Neither team scored in the third inning. With one out in the top of the fourth Dale Sveum hit a home run, giving Milwaukee a 1-0 lead. Ripken opened the bottom of the inning with a line drive that Molitor speared at third. Murray then popped up to the catcher and Lynn flied out to center field. In the bottom of the fifth, Molitor made another outstanding play on Floyd Rayford’s line drive. Neither team scored in the sixth inning. Nieves had still not allowed a hit.
In the top of the seventh, Flanagan encountered some difficulty. Paciorek led off with a double. Bill Schroeder beat out a bunt, moving Paciorek to third. Jim Gantner flied out to left field, but Molitor doubled to left field, scoring Paciorek. When left fielder Ken Gerhart misplayed Molitor’s hit, Schroeder also scored, giving the Brewers a 3-0 lead. Dave Schmidt replaced Flanagan and got out of the inning with no further scoring.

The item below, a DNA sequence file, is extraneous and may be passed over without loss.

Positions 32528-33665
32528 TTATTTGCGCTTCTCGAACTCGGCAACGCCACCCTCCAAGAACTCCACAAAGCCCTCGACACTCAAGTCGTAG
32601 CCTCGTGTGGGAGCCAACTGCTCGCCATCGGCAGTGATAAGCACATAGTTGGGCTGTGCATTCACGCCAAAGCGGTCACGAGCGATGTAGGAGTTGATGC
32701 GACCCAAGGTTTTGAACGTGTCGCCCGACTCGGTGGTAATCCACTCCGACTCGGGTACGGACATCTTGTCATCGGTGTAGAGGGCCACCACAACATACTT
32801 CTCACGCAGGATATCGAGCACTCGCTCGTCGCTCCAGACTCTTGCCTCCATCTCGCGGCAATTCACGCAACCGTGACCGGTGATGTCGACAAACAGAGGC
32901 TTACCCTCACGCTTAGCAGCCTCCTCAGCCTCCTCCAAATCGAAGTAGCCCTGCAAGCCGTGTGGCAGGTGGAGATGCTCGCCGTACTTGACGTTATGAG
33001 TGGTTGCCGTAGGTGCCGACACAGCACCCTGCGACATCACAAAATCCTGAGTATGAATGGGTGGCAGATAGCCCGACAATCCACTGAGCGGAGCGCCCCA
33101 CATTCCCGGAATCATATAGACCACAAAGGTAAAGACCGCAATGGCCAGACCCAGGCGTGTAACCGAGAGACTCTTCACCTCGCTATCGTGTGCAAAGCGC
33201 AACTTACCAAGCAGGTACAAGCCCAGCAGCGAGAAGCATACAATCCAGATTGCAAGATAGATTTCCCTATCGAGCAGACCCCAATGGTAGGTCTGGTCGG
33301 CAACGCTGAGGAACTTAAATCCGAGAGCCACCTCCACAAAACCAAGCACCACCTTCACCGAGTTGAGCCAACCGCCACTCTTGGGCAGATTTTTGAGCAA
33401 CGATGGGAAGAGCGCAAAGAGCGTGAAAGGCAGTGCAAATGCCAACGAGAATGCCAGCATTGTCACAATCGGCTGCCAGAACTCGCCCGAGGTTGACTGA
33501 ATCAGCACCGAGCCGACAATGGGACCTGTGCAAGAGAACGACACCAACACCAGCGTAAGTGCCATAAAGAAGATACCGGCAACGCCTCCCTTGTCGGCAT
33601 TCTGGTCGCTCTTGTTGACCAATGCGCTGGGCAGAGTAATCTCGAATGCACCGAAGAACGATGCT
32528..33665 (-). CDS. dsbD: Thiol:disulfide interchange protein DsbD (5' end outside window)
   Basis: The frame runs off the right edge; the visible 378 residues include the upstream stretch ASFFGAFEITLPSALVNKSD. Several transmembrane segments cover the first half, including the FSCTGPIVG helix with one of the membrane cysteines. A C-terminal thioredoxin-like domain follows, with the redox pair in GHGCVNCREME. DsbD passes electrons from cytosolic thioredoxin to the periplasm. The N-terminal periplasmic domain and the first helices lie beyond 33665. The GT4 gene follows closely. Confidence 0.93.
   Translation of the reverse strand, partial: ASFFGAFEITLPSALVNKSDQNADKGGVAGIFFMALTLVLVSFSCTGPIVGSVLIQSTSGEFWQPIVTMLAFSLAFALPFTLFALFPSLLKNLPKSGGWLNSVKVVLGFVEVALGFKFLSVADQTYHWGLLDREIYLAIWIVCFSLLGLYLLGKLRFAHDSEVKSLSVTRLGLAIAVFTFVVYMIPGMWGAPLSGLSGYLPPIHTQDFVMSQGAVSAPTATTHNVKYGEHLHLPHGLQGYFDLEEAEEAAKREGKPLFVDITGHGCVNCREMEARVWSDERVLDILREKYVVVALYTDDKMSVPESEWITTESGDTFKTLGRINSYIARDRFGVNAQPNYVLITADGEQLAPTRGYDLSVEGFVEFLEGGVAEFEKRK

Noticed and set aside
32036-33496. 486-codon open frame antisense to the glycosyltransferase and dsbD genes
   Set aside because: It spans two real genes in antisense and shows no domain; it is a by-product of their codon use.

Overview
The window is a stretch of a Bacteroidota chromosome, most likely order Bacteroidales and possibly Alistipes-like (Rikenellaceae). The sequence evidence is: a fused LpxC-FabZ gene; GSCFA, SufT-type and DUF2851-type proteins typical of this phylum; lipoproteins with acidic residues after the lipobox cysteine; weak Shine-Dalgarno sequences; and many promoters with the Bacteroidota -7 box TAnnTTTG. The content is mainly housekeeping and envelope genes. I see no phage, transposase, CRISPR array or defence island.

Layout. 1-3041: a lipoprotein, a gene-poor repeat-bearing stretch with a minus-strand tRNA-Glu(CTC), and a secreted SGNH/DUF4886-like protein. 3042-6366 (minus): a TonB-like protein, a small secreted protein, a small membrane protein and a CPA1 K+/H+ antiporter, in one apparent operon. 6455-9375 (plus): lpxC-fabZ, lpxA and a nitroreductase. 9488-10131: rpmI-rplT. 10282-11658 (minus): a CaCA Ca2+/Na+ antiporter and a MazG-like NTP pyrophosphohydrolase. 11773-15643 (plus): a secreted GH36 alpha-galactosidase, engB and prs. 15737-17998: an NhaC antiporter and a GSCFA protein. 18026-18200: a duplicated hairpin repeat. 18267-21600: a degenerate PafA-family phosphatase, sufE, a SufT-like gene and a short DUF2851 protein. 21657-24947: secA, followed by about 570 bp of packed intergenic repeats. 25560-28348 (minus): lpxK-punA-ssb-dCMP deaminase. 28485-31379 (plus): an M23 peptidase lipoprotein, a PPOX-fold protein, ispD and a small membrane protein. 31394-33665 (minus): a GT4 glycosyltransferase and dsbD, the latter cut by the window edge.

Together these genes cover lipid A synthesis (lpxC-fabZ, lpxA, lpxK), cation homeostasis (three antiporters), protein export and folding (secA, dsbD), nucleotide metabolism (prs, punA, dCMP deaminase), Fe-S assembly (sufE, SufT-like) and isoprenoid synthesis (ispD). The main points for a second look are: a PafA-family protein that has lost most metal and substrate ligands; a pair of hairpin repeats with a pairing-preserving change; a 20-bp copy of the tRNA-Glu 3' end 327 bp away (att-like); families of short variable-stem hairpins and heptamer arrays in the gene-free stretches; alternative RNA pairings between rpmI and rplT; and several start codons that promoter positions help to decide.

In the bottom of the seventh, Nieves appeared to be a bit rattled as he walked leadoff batter Murray on four pitches.3 Lynn then hit a sharp grounder up the middle that Nieves appeared to deflect. The ball was handled by shortstop Sveum, who turned it into a 6-4-3 double play. Knight’s popout ended the inning. After the game, Nieves said of the seventh inning, “I was so pumped up. I was trying to throw the ball through the catcher and the backstop. It wasn’t just Eddie Murray. They have lot of big bats in their lineup.”4
In the Brewers’ eighth, Cecil Cooper’s leadoff single followed by Sveum’s double put runners at second and third. Brock then homered, making the score 6-0. Schmidt then retired the Brewers. In the bottom of the inning, Nieves set down the Orioles in order, striking out John Shelby and Rayford for the last two outs. In the top of ninth, Glenn Braggs hit a home run. The Brewers led 7-0.